At last it was time for my cataract surgery. Having had one eye surgery done by a different physician in another New York eye and ear specialty hospital a few months earlier, I knew what to look for and could make comparisons from a patient perspective. As I noted months ago on this blog, I really had no choice of hospitals. If I wanted my trusted doctor to do the operation, I would have to go where he recommended. But my patient experience was much different this time and made me aware of how many places in the chain of care where mistakes can occur.
At admission that morning, I received a 25-page Patient’s Guide to Surgery. It was full of useful information for people facing surgery. But how is someone who is about to have an operation in a few minutes going to make use of stuff they should have seen weeks ago? That’s a good question for The Joint Commission, the hospital accrediting organization, next time they evaluate this hospital.
Then, while waiting for my surgical prep, I observed discourteous treatment of patients. An elderly man fiddled with the tie on his robe, but a brusque hospital worker sticking thermometers in patients’ ears and wrapping blood pressure cuffs didn’t help him as he struggled to get the ties in the right place. Hmmm, I thought. Is this the kind of patient-centered care the Institute of Medicine advocated for more than a decade ago?
My next encounter was with a distracted nurse who quickly put a bunch of drops in my eyes and asked questions about my medications. She was reconciling what was listed in the charts my doctor had sent over. Reasonable enough.
Then we hit a communications barrier. It was the first time I was speaking English about my medical records to another person who’s English I did not understand. I got a flavor for what non-English speakers experience in medical settings. Frustration is the word that comes to mind.
The nurse, who could not clearly pronounce the generic names of eye meds, repeatedly asked me if I was still taking them. Finally, I asked to see the list and ticked off the current regimen. It was the only way to communicate.
How do patients and staff members communicate when the stakes are higher than stumbling over the word acetazolamide (Diamox) to lower intraocular pressure? With more people speaking English as a second language, this is a potential problem and all the more reason to have a list of your medications and clear pre-op instructions with you when you step into a hospital.
Next I was told to dress for the surgery. “Leave your blue jeans and shoes on,” the nurse instructed. That was different from the last time where the hospital was adament there were no shoes, jewelry or anything allowed in the operating room. The hospital had also given me a brochure from The Joint Commission called “Speak Up” when I checked in. It said I should ask questions. So I did.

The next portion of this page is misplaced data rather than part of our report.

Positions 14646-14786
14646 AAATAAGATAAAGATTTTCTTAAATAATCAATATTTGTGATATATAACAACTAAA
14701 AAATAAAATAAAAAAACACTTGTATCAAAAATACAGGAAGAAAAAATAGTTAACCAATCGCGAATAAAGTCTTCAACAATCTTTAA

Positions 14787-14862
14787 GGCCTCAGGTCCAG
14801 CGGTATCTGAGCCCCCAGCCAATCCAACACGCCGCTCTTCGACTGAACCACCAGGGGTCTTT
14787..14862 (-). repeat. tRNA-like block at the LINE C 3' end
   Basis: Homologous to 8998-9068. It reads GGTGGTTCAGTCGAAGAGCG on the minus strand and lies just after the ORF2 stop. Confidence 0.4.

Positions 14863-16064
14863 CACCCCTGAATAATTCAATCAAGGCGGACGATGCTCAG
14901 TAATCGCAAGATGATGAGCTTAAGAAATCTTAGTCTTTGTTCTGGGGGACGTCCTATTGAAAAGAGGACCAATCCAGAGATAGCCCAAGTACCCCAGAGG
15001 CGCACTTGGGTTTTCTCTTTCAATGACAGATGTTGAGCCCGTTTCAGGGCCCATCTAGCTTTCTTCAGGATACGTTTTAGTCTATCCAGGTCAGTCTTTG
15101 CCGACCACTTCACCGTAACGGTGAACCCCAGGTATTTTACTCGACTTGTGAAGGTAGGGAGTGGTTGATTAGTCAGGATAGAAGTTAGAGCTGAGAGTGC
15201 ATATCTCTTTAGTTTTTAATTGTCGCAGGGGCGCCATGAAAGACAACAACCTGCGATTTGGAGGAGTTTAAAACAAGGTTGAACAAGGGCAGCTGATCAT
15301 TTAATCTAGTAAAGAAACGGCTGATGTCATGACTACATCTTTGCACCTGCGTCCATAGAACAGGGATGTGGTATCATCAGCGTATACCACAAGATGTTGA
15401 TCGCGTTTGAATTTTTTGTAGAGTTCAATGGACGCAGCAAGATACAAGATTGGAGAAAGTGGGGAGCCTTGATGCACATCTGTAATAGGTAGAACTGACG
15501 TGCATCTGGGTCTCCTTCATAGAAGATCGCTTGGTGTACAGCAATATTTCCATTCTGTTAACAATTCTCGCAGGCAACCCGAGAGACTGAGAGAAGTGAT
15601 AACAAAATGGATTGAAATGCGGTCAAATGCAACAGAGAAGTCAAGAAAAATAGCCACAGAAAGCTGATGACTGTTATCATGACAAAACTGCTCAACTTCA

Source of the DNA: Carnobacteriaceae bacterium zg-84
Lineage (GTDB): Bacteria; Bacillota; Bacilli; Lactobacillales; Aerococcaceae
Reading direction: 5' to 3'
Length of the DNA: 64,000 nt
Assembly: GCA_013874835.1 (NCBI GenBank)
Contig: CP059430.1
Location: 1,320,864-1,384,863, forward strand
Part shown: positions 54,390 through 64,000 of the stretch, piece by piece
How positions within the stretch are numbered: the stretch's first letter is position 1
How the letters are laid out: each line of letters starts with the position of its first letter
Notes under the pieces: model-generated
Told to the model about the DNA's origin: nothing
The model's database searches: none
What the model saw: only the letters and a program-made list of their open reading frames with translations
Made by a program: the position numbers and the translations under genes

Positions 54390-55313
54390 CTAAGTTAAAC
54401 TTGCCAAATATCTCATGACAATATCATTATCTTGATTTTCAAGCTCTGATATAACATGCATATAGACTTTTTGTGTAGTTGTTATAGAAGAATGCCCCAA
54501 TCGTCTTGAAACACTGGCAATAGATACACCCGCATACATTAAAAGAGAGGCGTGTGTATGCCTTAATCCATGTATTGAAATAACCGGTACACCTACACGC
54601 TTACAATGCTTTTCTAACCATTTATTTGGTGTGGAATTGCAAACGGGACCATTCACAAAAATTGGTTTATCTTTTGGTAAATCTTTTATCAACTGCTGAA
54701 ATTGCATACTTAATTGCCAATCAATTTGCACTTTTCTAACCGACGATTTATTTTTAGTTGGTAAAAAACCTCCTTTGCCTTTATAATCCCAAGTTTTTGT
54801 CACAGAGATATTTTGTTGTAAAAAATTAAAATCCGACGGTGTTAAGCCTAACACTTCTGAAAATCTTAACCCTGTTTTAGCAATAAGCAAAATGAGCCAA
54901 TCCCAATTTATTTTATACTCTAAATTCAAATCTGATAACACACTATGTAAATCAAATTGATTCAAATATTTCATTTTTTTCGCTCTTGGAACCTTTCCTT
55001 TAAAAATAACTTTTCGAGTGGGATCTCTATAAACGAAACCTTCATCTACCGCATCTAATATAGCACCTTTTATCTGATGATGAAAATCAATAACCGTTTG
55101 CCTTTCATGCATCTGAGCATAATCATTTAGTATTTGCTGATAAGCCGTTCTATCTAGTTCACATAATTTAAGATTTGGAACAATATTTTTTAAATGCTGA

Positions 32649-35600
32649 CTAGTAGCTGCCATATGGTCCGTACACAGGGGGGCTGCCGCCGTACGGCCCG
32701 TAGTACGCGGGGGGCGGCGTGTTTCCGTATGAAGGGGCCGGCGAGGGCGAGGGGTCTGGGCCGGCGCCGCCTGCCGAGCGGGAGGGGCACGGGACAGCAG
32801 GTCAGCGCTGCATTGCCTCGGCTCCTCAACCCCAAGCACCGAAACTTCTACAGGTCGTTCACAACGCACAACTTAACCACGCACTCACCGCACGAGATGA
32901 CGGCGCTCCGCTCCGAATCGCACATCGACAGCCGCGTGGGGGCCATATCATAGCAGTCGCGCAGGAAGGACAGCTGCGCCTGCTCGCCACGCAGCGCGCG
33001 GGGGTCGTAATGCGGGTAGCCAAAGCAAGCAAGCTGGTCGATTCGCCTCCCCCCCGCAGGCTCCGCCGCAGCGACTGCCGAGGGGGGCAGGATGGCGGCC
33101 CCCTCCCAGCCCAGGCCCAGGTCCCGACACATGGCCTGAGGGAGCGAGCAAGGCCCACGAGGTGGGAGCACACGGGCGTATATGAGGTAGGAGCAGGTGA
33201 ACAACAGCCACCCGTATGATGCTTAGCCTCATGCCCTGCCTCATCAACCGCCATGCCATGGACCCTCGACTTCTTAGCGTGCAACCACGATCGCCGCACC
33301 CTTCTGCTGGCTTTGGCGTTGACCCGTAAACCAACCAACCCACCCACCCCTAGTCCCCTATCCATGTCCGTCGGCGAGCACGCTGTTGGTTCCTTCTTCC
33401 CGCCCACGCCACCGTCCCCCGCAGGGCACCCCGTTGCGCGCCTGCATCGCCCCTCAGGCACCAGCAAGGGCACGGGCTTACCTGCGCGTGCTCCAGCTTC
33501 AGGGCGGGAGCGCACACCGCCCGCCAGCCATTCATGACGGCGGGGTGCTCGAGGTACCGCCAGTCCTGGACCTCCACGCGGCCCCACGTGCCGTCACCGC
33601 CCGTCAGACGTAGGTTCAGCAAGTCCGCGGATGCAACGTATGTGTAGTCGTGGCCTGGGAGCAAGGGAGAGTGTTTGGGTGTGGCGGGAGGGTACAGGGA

“Why was it okay to keep my shoes on?” I asked an orderly. They were hardly sanitary having helped me tromp over foreign soils recently, not to mention dirty New York City streets. “We want to make it easier for people to walk,” he explained. He added that they would be covered with foot covers and that was good enough.
Maybe that was okay. But I had serious doubts whether the IV that was leaking blood and fluid down my arm was okay. I have had a few IV’s before and knew this wasn’t the way they worked. The nurse anesthetist had not checked to see if it was placed correctly. I asked for her supervisor to check it out.
The supervisor found that the device needed to be tightened to stop the leak. When my doctor showed up, I asked him to check too. I have written about needless deaths from hospital inflections. If fluids were leaking out, could harmful organisms be floating in? I don’t know. But given the serious infection problems in hospitals, I wasn’t about to take a chance.
The last thing I remember before zonking out was an orderly pulling me backwards on the table. Apparently I was not positioned correctly. For a second I thought of a half-naked nursing home resident I met several years ago who was being pulled backwards in her wheel chair. That patient-centered care thing again.
I can’t give the New York Eye & Ear Infirmary high marks for patient-centered care. In too many ways that recent morning, their staff communicated a casual disregard for patients and an inattentiveness to both patients and process. Red flags both.
Trudy Lieberman is a journalist and an adjunct associate professor of public health at Hunter College in New York City. She blogs regularly on the Prepared Patient Forum.